This is the Ethos that lies at the heart of what Quant and MIT have begun with their ODAP and Gateway submissions to the IETF.
If Bitcoin could be thought of as the incepting unit of decentralized, cryptographic, digital value, like how Claude Shannon formalized the unit of metric entropy (Bits) that information theory, computation, and the internet are built upon, ODAP (Open Digital Asset Protocol) is the formalized exchange of such similar digital units of value, just like how the IP (internet protocol) suite is the formalized exchange of information. Recall the map of different DLTs, and therefore different forms of digital value, that our burgeoning crypto-ecosystem is incubating. A whole digital forest of value flourishes beneath our fingertips, never stopping for workdays, weekends or holidays, nor at the behest of any one governance authority. Each organism in this ecosystem needs to gather resources to survive, and, in doing so, execute a number or cooperative, competitive, or complex strategies. Just as a natural forest can be thought of as a energy capture game, so too can DLTs be thought of as a value capture game! Even though the energy capture and catalyst processes may be species/product specific (think Krebs/Urea cycles, glycolysis, etc.,) they all still work at the same general goal, energy. A unit of glucose is a unit of glucose, whether or not a cow or a blade of grass is using it. What is necessary, then, for the corresponding ecosystem of value/trust to emerge is the adoption of value-exchange protocols such that the greater DLT ecosystem can interchangeably use fundamental units of value for the contexts in which they are needed. Whether or not these fundamental units represent storage, computation, or data itself, the convergence towards a single protocol of exchange (ODAP) allows for the flourishing of universal adoption and incredible diversity of protocols and use cases built on top. An untold amount of utility is made possible where once there was nothing, generating substance from the seams between the protocols.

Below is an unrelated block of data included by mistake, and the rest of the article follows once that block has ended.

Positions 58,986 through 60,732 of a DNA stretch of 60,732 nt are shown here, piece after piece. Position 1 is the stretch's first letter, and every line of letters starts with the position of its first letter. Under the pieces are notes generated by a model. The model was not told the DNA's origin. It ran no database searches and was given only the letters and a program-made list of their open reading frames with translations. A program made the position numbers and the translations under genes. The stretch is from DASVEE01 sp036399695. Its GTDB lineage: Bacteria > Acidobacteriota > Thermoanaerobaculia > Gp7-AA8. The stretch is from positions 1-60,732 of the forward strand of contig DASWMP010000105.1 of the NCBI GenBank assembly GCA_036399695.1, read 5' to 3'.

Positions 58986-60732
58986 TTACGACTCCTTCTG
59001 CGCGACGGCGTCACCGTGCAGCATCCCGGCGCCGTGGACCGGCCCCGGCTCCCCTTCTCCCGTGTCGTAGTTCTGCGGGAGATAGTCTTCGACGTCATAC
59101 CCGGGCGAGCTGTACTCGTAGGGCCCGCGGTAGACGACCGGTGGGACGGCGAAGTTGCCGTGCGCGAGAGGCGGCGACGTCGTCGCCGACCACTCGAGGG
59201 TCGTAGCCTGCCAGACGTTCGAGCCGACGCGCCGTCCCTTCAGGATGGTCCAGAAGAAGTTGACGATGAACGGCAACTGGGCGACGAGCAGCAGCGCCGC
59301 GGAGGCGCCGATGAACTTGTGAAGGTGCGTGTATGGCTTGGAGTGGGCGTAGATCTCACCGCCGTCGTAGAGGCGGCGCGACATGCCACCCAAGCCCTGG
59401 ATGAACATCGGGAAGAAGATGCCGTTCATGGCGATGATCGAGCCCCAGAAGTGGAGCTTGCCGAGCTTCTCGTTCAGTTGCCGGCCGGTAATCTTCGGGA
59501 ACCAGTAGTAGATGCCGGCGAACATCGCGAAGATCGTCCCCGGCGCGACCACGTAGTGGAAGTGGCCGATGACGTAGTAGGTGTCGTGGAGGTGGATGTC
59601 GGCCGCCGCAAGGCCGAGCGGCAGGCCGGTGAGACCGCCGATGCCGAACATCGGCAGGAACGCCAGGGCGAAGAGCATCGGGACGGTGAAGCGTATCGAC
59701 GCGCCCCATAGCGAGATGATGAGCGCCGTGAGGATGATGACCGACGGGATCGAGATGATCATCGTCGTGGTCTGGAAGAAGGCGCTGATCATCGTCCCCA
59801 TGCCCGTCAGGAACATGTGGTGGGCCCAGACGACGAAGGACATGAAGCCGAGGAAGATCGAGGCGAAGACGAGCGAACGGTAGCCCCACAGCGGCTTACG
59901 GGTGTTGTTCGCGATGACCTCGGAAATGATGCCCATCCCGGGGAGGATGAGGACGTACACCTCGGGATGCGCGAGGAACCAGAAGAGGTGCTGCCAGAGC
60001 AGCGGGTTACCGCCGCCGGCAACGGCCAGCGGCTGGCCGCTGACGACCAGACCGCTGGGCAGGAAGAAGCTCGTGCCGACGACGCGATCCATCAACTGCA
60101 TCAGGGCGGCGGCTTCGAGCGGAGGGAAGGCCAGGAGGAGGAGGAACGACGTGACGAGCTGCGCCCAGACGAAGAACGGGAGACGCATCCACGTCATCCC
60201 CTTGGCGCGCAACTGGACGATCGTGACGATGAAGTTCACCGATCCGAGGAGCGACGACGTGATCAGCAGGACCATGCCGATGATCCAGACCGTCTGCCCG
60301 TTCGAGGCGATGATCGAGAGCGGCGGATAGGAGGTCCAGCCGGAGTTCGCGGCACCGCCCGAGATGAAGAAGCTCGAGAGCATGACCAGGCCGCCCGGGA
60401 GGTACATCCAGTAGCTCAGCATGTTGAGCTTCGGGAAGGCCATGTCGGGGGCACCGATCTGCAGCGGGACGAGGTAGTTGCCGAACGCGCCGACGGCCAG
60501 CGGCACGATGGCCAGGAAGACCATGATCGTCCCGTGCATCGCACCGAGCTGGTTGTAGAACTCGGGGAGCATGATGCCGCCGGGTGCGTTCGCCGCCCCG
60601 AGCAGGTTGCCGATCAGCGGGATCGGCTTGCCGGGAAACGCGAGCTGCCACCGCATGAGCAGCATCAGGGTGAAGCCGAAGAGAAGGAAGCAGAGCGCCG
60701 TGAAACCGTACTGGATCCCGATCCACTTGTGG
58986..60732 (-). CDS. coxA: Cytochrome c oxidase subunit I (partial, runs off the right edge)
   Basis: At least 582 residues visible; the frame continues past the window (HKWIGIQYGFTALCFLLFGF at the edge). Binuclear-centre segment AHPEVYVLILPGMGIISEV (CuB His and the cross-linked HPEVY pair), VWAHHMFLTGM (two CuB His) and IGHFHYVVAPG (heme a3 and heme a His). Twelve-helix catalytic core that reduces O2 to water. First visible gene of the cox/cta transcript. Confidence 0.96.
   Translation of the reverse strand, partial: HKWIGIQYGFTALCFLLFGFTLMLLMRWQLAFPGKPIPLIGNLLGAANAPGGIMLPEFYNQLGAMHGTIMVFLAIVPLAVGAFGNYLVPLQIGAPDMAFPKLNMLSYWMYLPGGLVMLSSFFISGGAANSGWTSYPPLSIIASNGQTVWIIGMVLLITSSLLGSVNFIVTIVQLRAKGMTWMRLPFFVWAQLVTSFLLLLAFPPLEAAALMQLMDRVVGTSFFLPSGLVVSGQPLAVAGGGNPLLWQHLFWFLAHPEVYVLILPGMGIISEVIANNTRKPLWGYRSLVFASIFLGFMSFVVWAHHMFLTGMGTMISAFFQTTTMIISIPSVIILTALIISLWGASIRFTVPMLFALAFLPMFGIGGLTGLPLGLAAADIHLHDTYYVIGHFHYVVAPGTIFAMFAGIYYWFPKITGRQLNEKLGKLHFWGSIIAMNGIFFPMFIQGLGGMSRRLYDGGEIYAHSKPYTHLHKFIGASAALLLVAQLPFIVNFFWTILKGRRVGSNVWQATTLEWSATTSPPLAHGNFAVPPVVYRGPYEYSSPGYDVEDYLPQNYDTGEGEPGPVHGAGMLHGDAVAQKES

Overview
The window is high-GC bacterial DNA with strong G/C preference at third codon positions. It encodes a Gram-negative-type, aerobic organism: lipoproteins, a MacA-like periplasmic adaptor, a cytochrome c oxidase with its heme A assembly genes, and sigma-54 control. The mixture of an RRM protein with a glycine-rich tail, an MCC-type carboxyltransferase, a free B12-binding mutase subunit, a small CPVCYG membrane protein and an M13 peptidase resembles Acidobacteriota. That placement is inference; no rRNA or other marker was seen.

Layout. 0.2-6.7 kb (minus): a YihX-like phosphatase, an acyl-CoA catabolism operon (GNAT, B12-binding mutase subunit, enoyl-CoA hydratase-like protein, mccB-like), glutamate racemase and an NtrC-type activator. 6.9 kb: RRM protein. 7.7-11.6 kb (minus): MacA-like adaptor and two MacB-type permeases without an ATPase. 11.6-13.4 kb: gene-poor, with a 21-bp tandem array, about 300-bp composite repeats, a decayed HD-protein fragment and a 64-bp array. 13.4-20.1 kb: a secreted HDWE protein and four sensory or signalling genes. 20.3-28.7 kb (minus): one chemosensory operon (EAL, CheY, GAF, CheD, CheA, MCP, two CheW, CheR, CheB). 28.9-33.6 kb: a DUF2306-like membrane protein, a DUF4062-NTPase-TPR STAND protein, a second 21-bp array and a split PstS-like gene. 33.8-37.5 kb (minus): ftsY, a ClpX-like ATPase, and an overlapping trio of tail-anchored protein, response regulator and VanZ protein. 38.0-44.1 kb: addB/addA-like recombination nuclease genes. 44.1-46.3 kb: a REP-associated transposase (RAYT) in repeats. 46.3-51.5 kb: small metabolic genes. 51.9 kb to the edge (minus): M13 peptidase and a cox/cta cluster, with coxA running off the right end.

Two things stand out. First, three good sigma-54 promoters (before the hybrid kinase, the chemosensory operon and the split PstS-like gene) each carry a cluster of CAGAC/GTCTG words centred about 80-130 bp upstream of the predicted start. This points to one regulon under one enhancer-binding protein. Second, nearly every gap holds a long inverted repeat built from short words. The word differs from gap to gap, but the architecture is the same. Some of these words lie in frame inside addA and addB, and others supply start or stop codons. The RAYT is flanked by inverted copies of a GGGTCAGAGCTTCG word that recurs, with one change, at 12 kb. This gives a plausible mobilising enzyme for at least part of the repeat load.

This is the MetaGame that Gilbert envisioned from the very beginning. Instead of blindly placing pieces on the board, expanding inch by inch the territory first established, Mr. Verdian chose to strategically seize select choke points which straddle the barrier between the Digital New World and the existing legacy guardians. Choice spots, such as government standards bodies, private corporations, and national infrastructure, accumulating weight at the edges of the board. While many an aspiring Satoshi tried to emulate, one-up, or even retort what Bitcoin did, each failed to realize that, without interoperability (and institutional adoption to boot,) blockchain/DLT/cryptocurrency would remain novelties of cryptographic construction. The likes of UCL, MIT, Standards Australia, the NHS, the BSI, Vocalink (which ran the real time payments infrastructure for the Bank of England) the Bank of England itself, the Federal Reserve, the IETF the ITU, the IEEE; the list goes on and on and on. It shows Gilbert coordinating and establishing the boundaries of the fabric of DLTs that are being that are proliferating and growing at an exponential rate. So, by providing this correlative equilibrium through ISO TC 307, and it’s embodiment within Overledger, a network of networks can be created, where the utility of every distinct DLT is normalized and brought together forming a interoperable cooperative ecosystem of different architectures. Not one is chosen from the beginning; the best and most robust architectures win out.
Coming full circle, we stand at the precipice of a new paradigm: one for digital assets, the internet, and trust itself. The foundations of our society are being shaken, and, from this sifting process, will emerge new axioms upon which we base national critical infrastructure. Quant is just one actor, fulfilling a very important role in this rearchitecting: encircling the world of DLT, standardizing it, and helping give birth to an open, autonomous, and interoperable ecosystem of ecosystems.